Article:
The tide started to turn, however, in December 2005, when Justice Merkel ruled Wotjobaluk, Jaadwa, Jadawadjali, Wergeia and Jupagulk peoples had not been 'washed away by the tide of history'. The focus of the recognition was a strip of land alongside the Wimmera River, but the State also agreed to co-operative management arrangements for a larger area of Crown land and reserves.

This judgment was however arrived at by negotiation, rather than litigation, and the outcome represented significant sacrifices on the part of the Wimmera clans. The outcome nevertheless creates public recognition of the traditional owners and lays the groundwork for further initiatives in the region.

In March this year, there was another major step forward when the Federal Court recognized the Gunditjmara people as holding native title over approximately 2000 parcels of Crown land in Victoria's South West, about 0.6% of the State. Once again, this was a negotiated outcome, and in this case the State did not require the surrender of native title in any part of the claim area.

In delivering his judgment, however, Justice Tony North drew attention to the factthe 'identity, beliefs, culture and history of a people' are not appropriate matters to be leftin the hands of judicial processes. The worldwide trend is towards alternative forms ofdispute resolution, he suggested, the outcomes of which may then be captured in courtorders. This is especially true of native title matters, and the quest for Indigenous landjustice more generally.

It must be noted that native title is not land ownership. It is a bundle of rights thatmay be exercised over Crown land, and exercised in a manner that does not affectexisting interests. The wider Australian community has nothing to fear here. It is quitepuzzling, not to mention damaging, when Governments repeatedly find it necessary to contest the rights of traditional owners.

These rights are regularly defined in native title terms as 'non-commercial', and they yield very little economic advantage. This is in spite of the fact that Indigenous laws and customs cover all matters related to our traditional economies, including the use of natural resources.

So what would it mean for traditional owners to have 'equal rights' with other Australians, as was perhaps implied by the referendum in 1967? We don't all start on a level playing field. Some outstanding injustices are yet to be addressed before we can even begin to talk about equal rights.

In Victoria, the 'YES' vote was strongest. Yet this State's performance on landjustice is arguably the weakest in all of Australia. The current Government is now wellpositioned to do something about this. They could take the lessons they have learned inGunditjmara country into the other areas of the State where traditional owners are stillwaiting for justice to be done.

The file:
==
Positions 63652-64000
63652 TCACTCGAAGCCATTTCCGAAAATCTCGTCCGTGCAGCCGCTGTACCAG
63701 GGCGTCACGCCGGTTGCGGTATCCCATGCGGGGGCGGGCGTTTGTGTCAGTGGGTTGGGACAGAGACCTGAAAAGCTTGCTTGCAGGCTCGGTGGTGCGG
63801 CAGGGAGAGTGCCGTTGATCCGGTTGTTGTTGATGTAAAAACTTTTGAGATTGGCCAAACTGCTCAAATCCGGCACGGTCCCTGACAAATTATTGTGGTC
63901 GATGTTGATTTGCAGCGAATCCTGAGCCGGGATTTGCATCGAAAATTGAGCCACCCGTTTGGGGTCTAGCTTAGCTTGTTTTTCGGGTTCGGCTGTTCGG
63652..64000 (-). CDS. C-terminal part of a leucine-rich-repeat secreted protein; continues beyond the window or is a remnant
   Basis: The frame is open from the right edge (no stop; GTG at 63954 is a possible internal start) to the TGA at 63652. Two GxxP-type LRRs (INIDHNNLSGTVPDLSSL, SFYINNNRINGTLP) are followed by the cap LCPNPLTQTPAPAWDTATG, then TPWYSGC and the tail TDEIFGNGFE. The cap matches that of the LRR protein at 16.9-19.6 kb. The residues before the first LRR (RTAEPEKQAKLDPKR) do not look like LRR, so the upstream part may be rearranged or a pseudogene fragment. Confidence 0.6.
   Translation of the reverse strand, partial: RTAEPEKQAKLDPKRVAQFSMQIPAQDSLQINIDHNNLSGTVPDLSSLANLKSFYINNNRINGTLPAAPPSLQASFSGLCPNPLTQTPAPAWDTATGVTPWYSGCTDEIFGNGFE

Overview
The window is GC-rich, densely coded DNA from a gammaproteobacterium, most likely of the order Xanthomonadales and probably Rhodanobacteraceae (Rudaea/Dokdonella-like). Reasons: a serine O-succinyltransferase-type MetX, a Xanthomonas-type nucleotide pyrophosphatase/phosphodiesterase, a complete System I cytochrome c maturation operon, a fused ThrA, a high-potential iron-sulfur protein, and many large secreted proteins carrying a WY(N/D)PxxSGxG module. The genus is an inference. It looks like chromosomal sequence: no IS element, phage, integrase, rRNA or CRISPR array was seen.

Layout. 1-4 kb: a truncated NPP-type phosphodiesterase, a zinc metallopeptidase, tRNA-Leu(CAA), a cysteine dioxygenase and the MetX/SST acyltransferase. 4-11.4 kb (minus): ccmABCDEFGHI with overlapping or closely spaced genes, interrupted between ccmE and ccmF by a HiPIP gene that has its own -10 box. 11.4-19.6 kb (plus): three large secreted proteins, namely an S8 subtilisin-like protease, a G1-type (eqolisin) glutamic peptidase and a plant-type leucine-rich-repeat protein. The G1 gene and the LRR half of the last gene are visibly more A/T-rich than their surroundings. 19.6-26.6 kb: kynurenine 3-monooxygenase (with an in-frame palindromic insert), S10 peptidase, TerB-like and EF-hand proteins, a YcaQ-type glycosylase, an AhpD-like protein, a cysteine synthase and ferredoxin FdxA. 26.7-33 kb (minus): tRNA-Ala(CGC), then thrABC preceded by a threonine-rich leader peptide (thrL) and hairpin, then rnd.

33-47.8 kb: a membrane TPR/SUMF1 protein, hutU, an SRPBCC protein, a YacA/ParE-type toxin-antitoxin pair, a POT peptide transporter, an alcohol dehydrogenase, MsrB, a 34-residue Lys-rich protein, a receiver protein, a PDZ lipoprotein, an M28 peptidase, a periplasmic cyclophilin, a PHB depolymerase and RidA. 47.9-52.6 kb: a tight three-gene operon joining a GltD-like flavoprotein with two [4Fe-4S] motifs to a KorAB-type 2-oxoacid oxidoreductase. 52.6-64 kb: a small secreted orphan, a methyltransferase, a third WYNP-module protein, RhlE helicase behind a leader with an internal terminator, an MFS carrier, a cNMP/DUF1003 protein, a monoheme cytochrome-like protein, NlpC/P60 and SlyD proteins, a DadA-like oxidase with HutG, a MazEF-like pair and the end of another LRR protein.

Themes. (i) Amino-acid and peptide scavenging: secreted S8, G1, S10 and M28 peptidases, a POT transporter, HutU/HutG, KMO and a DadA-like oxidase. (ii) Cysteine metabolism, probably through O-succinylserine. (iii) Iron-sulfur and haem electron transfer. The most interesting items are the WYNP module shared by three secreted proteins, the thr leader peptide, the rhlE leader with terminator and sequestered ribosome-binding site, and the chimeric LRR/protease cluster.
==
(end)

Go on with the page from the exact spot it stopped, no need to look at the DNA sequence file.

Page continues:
We now have 16 native title claims in Victoria, with only three claims determinedafter more than a decade of over-heated argument and wasted resources. The State Government could resolve these claims by negotiation, as they have recognized, and resolve them quickly if they offered a package of benefits to traditional owners inexchange, perhaps, for the withdrawal of claims.

What might a package of benefits include? It would need to include the return ofculturally significant land. It would include the joint management of national parks, as isthe case other States. It would include the sustainable development of traditional ownercorporations, so that they have the capacity to manage their interests in land, culturalheritage and natural resources.

This is not about handouts. We are not talking here about the provision of health,education and community services that are the right of every citizen. That's what we fought for back in 1967, but that was only part of the agenda for reconciliation. Now we are concerned about land justice, making sure that traditional owners receive the inheritance that has been wrongfully taken from them.

Traditional owners who have maintained a continuous connection with theirtraditional lands may yet be rewarded with Federal Court recognition of native title. That is the form of legal recognition given to peoples who have managed to sustain thatcontinuous connection under the tides of colonisation. But we don't accept thepresumption that the Court's current definition of"connection" is satisfactory. Native title does not deal with historic dispossession, and it barely begins to address thefundamental questions of justice.

These are the sorts of issues that the Victorian Traditional Owner Land JusticeGroup has been raising with the State Government over the last two years. The LandJustice Group is an unincorporated body of around 20 Traditional Owners, each ofwhom is nominated by their group to advocate on behalf of the first nations in Victoria.There is currently a smaller team mandated to negotiate with Government Ministers onbehalf of the full Group.

Three senior ministers within the State Government have been engaging with theLand Justice Group, and we have already seen some promising signs of movement. If the process goes well, there might be some Lingiaris at the end who are willing to say"we be mates now". If it doesn't go well, we can expect neither reconciliation norsubstantial economic outcomes for traditional owners in this State. So we say to theMinisters,"Seize the day, and all Victorians will benefit".

See further Graham Atkinson, 'No Cause for Celebration on Victoria's Land Rights Record' The Age, 4 June 2007, and Mark Brett, 'Reconciliation without Land Justice is Hollow' The Age, 1 September 2006.

Graham Atkinson, Chair of Native Title Services Victoria
Mark Brett, Policy Officer at Native Title Service Victoria
Published in PDF format by on the 3rd August 2007